Journalists have crucial role as focus of AIDS funding shifts

作者 Stephen Abbott Pugh
Oct 30, 2018 发表在 Miscellaneous

The fight against HIV/AIDS is a decades-long global battle which claimed the lives of 34 million people by the end of 2015. Yet the World Health Organization (WHO) estimates that only 54 percent of people living with HIV/AIDS are aware of their infection.

Sub-Saharan Africa is the most affected region, with around 25 million people estimated to be living with HIV/AIDS in 2014. The region also accounts for nearly 70 percent of the world’s new HIV infections.

So what resources are available to help reporters explain the reality of what it’s like to live with HIV/AIDS in their country so they can better tell the story of this fight and raise awareness of the importance of prevention measures and testing?

The People Living with HIV Stigma Index is a project to better understand the problems and challenges that face those with the virus across the world. Since 2008, its staffers have interviewed more than 50,000 people living with HIV/AIDS in more than 50 countries across the developing and developed world -- with the staffers themselves often being locally trained people living with HIV/AIDS. These national stigma reports can help guide local reporters by giving them a better sense of the real difficulties facing people in their country.

Organizations like The Global Fund, the Bill & Melinda Gates Foundation and the United States President’s Emergency Plan for AIDS Relief (PEPFAR) fund a huge amount of projects across the world seeking to tackle HIV/AIDS through a variety of approaches and initiatives. Their websites provide insights and reports into all those projects as well as datasets which the media can use to enhance their reporting. PEPFAR offers exportable data for all its country-level funding and results, while The Global Fund has an API providing access to its data in addition to offering this information as Excel or PDF downloads. Other organizations like the WHO, UNAIDS, global health websites and local NGOs and charities also often provide guides and data that can help dismiss misconceptions and raise awareness of HIV/AIDS.

Later this month, I will be taking part in an HIV prevention reporting workshop focused on raising awareness about the benefits of Voluntary Medical Male Circumcision (VMMC). This workshop is taking place in Nairobi, Kenya, and the International Center for Journalists has collected handouts and fact sheets and has also conducted a webinar for attendees which offered tips on how best to approach stories on this issue.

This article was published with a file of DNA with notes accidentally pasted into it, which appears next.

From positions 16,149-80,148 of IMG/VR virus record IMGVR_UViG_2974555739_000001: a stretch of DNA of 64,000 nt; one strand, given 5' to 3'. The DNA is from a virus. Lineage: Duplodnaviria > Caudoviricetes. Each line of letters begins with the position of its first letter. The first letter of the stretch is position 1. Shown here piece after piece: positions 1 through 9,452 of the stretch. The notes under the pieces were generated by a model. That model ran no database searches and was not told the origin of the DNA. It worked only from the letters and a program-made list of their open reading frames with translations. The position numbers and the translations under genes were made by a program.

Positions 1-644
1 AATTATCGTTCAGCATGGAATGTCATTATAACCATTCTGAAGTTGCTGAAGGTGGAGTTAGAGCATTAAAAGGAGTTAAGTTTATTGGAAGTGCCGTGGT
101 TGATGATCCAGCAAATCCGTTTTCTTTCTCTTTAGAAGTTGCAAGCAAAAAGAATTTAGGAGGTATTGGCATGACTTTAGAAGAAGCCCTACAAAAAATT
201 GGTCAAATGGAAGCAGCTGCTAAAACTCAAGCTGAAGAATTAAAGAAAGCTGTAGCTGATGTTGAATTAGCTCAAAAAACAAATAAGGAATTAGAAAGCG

It is crucial that journalists gain a better understanding of how the fight against HIV/AIDS is unfolding in their country, especially as changes are taking place internationally in the focus and targets of this battle.

In 2014, UNAIDS launched its 90-90-90 target to “help end the AIDS epidemic.” By 2020, it wants 90 percent of all people living with HIV to know their status, 90 percent of those diagnosed with HIV to receive treatment and 90 percent of those being treated to have suppressed the virus. These are ambitious targets if only 54 percent of people knew their status in 2014. But without urgent action, UNAIDS estimates that 28 million more people may be infected with HIV by 2030.

Fears about a stagnation in spending on the fight against HIV/AIDS by large donor countries like the United States mean increased efforts to focus on specific high-risk populations. The head of PEPFAR has talked specifically of targeting young women in sub-Saharan Africa.

Journalists — especially those working in this target region — should undertake any efforts they can to better understand the lives of those living with HIV/AIDS and how money is being spent on preventing or treating the virus. Once they are armed with this information, they will be more prepared to counter rumors and equip their countrymen and women with factual information that can help them in this battle.

Stephen Abbott Pugh works on audience engagement strategies with Code for Africa. Learn more about his work as an ICFJ Knight Fellow here

Main image CC-licensed courtesy of Pierre Holtz for UNICEF.